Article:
Now I’ll share a personal anecdote from one of my favorite experiences at Teachers College. In 2003, Archbishop Desmond Tutu was speaking at our Masters’ graduation ceremony. I was honored to be asked to pick him up from a private airport in New Jersey and personally escort him to the campus. Well, when the driver and I got there, we arrived at the wrong hanger, and I had a short panic attack. I did not want to call the External Affairs office to tell them that we had lost the Archbishop!! So, finally we located him at a different hanger. When I met the honorable Archbishop, I was quite nervous, but he reached out and gave me a big hug and thanked me for coming to get him! I asked him if he would be my grandfather, and he told me “Yes, I have many grandchildren around the world.” We rode back to campus, pretty much in silence, but he was kind enough to ask me about my life, family and schooling. I did not ask him much in return, because I could tell that he wanted to sit in quiet contemplation. We did not even play the radio during the hour-long drive. It is an experience that is very dear to my heart that I shall never forget.

As many of you know, South Africa is one of the most diverse, multicultural countries in the world with a tragic past and, at times, shaky present, especially with the advent of the AIDS pandemic. One of the South African students on the ship gave a workshop called “1 in 3” – meaning one out of three South Africans has most likely contracted HIV. I have been to South Africa twice, and was enamored by the striking geographic beauty of Cape Town, as well as the amazing people I met. I was laughing to myself, thinking about a story that an old American friend shared with me when we were roommates in Cape Town in 2002 for a graduate course.

It went something like this:

Roommate: “You won’t believe how clueless some of my friends are! When I told them I was going to South Africa, one of them asked, ‘Is that a country?’ Then, another friend told me to have fun and try to pet some baby Bengal tigers, like Sigfreid and Roy. I told them that tigers are found in Asia, and lions are found in Africa.”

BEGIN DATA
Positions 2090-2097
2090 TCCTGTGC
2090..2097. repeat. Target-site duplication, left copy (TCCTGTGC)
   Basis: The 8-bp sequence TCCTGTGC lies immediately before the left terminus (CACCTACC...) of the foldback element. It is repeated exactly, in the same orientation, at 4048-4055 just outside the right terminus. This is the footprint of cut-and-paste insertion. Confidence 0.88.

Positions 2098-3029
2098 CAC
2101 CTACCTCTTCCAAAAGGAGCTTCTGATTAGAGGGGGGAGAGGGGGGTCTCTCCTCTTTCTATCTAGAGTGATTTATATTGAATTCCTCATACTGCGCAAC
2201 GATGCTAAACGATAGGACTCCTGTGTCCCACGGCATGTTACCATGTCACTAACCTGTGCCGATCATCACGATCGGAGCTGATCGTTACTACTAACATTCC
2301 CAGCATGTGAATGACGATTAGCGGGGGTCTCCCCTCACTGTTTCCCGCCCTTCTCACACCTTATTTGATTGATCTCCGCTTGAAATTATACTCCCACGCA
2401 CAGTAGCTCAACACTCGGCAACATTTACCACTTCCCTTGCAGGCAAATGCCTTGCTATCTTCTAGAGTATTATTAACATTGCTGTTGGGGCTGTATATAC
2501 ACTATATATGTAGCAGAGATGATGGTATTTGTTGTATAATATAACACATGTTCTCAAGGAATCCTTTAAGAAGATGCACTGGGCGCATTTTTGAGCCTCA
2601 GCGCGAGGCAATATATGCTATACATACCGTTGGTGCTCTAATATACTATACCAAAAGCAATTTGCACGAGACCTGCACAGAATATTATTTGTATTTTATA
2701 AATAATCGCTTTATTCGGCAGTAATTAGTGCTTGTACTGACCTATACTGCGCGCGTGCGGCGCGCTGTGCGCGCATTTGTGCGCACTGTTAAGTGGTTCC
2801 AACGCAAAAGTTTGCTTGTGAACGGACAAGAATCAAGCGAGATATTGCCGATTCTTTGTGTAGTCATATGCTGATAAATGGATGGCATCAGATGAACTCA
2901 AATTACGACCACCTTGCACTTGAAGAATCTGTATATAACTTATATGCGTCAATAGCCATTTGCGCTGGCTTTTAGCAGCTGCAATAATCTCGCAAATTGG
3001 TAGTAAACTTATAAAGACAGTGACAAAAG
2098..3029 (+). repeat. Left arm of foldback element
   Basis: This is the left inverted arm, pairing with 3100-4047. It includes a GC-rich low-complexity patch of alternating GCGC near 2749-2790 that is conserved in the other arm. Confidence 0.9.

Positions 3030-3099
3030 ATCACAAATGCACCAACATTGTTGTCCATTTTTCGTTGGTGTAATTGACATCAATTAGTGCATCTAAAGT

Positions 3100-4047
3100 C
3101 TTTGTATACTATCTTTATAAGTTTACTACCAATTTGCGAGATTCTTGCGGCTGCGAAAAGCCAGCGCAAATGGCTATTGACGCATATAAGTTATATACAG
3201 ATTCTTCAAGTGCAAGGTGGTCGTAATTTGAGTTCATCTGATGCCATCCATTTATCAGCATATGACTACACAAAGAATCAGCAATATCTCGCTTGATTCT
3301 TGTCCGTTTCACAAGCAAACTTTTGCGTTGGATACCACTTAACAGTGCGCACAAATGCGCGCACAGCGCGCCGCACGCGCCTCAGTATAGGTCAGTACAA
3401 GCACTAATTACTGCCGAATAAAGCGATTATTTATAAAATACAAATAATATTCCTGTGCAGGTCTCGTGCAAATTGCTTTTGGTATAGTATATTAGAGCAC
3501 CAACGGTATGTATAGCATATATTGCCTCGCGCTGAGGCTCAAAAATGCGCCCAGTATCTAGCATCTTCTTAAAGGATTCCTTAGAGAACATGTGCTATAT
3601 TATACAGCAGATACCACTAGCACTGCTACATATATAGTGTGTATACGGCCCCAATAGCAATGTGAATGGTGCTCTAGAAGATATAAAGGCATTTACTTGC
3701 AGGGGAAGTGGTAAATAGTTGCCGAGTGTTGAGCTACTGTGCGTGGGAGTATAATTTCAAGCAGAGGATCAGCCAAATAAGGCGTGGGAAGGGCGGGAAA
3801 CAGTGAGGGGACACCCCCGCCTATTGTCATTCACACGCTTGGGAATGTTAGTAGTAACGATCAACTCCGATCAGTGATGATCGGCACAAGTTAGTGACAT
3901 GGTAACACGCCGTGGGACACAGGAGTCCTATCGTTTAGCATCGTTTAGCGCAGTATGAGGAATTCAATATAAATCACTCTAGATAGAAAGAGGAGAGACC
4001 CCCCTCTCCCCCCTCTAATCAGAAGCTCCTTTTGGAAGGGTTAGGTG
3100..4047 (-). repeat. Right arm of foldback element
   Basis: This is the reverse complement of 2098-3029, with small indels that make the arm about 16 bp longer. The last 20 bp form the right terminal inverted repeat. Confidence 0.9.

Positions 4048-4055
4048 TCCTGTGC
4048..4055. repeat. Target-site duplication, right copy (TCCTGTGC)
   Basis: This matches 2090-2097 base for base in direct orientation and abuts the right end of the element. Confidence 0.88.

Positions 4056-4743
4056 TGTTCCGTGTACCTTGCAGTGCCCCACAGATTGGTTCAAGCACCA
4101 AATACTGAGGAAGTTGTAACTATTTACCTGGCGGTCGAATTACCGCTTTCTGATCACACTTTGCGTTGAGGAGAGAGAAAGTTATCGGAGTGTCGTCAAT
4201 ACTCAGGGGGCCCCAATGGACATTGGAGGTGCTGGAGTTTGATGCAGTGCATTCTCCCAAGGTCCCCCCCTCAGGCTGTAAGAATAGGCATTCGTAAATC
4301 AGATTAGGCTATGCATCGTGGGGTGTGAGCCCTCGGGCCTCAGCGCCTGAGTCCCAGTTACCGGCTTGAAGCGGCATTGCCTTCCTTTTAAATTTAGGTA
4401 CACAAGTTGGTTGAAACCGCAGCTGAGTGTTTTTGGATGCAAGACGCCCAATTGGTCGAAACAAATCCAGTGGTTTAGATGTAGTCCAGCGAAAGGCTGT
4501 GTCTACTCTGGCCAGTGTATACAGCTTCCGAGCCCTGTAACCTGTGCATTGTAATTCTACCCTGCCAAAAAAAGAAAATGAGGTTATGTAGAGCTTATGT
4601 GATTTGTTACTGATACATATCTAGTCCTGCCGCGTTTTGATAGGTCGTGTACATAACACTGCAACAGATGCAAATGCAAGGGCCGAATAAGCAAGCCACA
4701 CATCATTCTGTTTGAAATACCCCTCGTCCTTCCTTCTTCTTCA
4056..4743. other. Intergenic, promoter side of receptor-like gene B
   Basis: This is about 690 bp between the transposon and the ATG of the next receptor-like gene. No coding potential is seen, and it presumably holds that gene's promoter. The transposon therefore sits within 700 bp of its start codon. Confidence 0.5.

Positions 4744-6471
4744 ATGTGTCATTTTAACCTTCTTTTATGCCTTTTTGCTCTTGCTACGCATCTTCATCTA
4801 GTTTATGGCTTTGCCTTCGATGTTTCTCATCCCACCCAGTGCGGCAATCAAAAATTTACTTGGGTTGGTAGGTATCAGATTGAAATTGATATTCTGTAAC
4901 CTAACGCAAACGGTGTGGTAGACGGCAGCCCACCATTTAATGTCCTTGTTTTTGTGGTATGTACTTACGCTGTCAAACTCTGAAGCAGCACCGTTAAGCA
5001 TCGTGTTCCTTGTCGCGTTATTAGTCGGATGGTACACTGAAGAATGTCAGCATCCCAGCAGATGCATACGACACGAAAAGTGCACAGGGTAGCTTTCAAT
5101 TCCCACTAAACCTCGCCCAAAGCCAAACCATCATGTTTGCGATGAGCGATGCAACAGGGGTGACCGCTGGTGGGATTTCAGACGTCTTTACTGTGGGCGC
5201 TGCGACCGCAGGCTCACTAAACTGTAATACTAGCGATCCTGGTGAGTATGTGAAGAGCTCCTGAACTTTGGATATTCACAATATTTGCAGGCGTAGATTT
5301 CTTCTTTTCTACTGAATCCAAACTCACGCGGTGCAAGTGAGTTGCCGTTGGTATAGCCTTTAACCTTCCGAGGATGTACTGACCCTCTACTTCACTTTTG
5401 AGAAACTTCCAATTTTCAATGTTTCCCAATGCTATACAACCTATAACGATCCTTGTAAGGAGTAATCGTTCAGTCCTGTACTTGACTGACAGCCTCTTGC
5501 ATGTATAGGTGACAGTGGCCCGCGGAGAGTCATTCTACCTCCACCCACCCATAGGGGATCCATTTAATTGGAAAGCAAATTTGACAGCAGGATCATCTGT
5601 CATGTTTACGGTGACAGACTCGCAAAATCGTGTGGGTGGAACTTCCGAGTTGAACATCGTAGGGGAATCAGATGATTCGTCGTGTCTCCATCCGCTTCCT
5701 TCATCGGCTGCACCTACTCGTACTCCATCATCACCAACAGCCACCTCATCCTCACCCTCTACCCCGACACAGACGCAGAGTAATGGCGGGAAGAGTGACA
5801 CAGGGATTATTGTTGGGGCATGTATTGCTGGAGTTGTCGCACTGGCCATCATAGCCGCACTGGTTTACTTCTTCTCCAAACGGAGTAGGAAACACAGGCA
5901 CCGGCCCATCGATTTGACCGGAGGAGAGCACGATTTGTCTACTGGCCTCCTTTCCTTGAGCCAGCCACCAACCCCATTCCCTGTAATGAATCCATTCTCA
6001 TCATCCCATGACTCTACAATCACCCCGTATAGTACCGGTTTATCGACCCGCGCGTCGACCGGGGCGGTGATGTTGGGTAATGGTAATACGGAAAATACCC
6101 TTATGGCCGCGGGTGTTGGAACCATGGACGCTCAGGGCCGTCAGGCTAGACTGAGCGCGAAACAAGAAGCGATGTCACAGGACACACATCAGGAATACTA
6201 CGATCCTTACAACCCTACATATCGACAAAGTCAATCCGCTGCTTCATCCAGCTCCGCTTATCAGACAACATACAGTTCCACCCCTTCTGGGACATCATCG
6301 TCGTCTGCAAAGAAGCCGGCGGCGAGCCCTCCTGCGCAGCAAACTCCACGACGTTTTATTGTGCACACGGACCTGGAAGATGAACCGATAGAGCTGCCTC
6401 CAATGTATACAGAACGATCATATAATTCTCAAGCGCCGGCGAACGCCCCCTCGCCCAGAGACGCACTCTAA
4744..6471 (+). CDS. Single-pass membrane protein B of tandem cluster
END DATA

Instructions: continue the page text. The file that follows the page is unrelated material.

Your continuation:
Me: Dead silence. I was too shocked to say anything. Then I said, “No way!” Then we burst out laughing.

We were not making fun of anyone, but it was pretty funny the way she relayed it to me! I am sure I have had many moments of cultural incompetency like that in my own life. Actually, I used to call Afghans “Afghanis,” which is the local currency. I was kindly corrected by an Afghan.
Anyway, I digress. Back to my time in Ghana.

The Tema port was quite far from the main port gate, and Tema is about an hour from Accra, so we spent a great deal of time in taxis and buses getting to and from the videoconference programs (which were held near the University of Ghana), some of which are local mini-vans called “tro tros.” The tro tros reminded me of the mini-vans in Tanzania – I am sure that many African countries have similar modes of transportation. It was great to ride the tro tro. We were certainly a source of curiosity for many of the Ghanaians, but we wound up having great conversations as a result. In fact, even though Ghana is in the West, and Tanzania is in the East, these two nations have some things in common, especially with regard to fabrics. Case in point, I was wearing a Tanzanian blouse made out of kitenge cloth, and one of the Ghanaian teachers gave me a big hug and thanked me for wearing a Ghanaian top! I told her it was Tanzanian, and she smiled even more, learning that many of the dyed cloths were the same.

Speaking of videoconferences, the cross-cultural conversations that were shared by the U.S. and Ghanaian youth were some of the most powerful I have ever witnessed in my short tenure at GNG. Since English is spoken quite fluently by most Ghanaians, the students really understood one another. They went beyond formalities and connected at a much deeper level. Students spoke of racism, globalization, immigration, popular culture, among many other topics. Students even sang their national anthems for each other! I told the U.S. students that we had a lot to learn from the Ghanaian young people, because the rendition that the American students sang was in about 10 different keys, and the Ghanaian students sang as one, and sounded like a beautiful choir. The final videoconference, between a high school in New Jersey and a high school in Accra was truly remarkable. The Ghanaian students took the time to write down the names of the students from New Jersey so that they could ask direct questions of individuals. A Ghanaian student even asked about cheerleading and popularity, because she had seen cheerleaders in American films. The cheerleader from NJ was shocked that her Ghanaian peer remembered her name that it took her a moment to answer. She was so touched that it looked like she might choke up. A Ghanaian young man also spoke about President Obama’s visit, and how it changed his life forever, along with millions of African youth. He said that he believes now that he can accomplish just about anything, if he works hard and applies himself.